Monday, March 13, 2006

Vesuvian footprints

Two recent items published in The Economist:

A bronze-age burial
Mar 9th 2006
Vesuvius is more destructive than previously thought

THERE was barely any warning. To the citizens of Pompeii, the eruption of Vesuvius was a deadly surprise. Earlier in the month the town's wells had dried up, but then one afternoon a huge eruption blotted out the sky and buried the city. For archaeologists, such great human misfortune has been useful; today, Pompeii offers a remarkable snapshot of 1st-century Roman life. But it would be a mistake to think that what happened to it is typical of a Vesuvian eruption. The discovery, a few years ago, of several dozen entombed Bronze Age settlements, about 15km north-north-west of the volcano, is today showing that Vesuvius is able to devastate a far wider region than succumbed in 79AD. (more... subscription required)

The Avellino 3780-yr-B.P. catastrophe as a worst-case scenario for a future eruption at Vesuvius by Giuseppe Mastrolorenzo, Pierpaolo Petrone, Lucia Pappalardo, and Michael F. Sheridan. Proceedings of the National Academy of Sciences. To be published in the online early edition in the week March 6-10, 2006.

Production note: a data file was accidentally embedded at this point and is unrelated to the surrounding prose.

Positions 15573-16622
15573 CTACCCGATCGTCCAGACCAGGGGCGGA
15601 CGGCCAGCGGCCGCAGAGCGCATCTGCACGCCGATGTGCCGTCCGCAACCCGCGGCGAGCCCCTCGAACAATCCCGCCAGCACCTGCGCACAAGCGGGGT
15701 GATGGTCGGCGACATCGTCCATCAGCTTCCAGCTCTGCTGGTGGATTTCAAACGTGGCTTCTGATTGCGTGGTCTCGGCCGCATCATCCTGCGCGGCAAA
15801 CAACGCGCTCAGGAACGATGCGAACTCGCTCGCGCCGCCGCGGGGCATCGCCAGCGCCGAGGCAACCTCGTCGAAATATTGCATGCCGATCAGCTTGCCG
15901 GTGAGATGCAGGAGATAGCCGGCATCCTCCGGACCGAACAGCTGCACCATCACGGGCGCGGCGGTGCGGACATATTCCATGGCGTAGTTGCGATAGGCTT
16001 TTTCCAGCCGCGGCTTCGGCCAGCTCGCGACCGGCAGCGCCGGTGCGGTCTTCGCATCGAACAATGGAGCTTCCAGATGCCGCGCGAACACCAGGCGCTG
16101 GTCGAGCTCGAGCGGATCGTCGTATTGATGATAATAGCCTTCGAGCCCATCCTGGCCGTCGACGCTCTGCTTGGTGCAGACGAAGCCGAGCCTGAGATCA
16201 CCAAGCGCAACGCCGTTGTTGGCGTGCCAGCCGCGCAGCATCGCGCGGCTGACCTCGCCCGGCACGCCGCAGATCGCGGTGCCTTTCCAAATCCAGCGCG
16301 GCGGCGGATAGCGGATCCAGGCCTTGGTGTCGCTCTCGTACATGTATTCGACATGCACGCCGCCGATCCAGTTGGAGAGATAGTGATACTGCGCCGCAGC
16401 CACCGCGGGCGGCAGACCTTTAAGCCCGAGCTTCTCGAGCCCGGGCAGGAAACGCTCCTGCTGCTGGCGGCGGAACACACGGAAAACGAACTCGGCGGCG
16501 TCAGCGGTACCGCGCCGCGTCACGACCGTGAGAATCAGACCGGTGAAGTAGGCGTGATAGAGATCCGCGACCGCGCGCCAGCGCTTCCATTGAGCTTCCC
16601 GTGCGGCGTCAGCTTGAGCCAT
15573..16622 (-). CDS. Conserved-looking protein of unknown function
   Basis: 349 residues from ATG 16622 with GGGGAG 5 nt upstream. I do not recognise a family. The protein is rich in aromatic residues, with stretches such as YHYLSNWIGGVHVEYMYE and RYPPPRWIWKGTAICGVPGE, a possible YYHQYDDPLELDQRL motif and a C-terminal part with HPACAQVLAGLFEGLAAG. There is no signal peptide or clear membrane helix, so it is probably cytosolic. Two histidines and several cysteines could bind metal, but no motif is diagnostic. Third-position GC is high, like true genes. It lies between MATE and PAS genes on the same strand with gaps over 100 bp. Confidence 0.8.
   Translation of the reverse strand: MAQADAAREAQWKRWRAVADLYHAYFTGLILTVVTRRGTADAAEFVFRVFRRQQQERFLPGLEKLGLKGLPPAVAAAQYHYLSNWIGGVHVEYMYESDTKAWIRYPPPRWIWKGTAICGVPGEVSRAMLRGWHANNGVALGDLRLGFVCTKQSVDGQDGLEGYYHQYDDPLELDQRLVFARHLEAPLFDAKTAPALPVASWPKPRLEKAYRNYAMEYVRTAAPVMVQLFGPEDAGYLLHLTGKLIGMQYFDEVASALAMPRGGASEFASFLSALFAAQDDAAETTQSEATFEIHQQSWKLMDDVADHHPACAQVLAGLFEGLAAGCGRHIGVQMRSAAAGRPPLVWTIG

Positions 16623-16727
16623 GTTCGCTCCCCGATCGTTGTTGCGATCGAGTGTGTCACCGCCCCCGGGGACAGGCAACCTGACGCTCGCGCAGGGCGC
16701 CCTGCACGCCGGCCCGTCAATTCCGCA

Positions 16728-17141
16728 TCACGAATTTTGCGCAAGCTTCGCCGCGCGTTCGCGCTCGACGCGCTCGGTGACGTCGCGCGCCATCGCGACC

Dr Michael Sheridan's research pages.

Gold fingered

Mar 2nd 2006
An unexpected discovery may help explain how old arthritis drugs work

JOURNALISTS wishing to hype a medical discovery often reach for the cliché “silver bullet”. Well, here is a story where the bullets are made of gold and platinum, as well.
Those bullets' targets are a range of ailments known as autoimmune diseases. These diseases, which include juvenile diabetes, lupus and rheumatoid arthritis, are the result of the body's immune system turning on its host. Instead of recognising and attacking foreign objects, it recognises and attacks its owner's own cells. Such diseases are hard to treat and there is, as a consequence, a need to find new drugs that will suppress the parts of the immune system that generate this unwanted response—and, as he writes in Nature Chemical Biology, Brian DeDecker, a cell biologist at Harvard Medical School, thinks he may have a clue to the answer. (more...)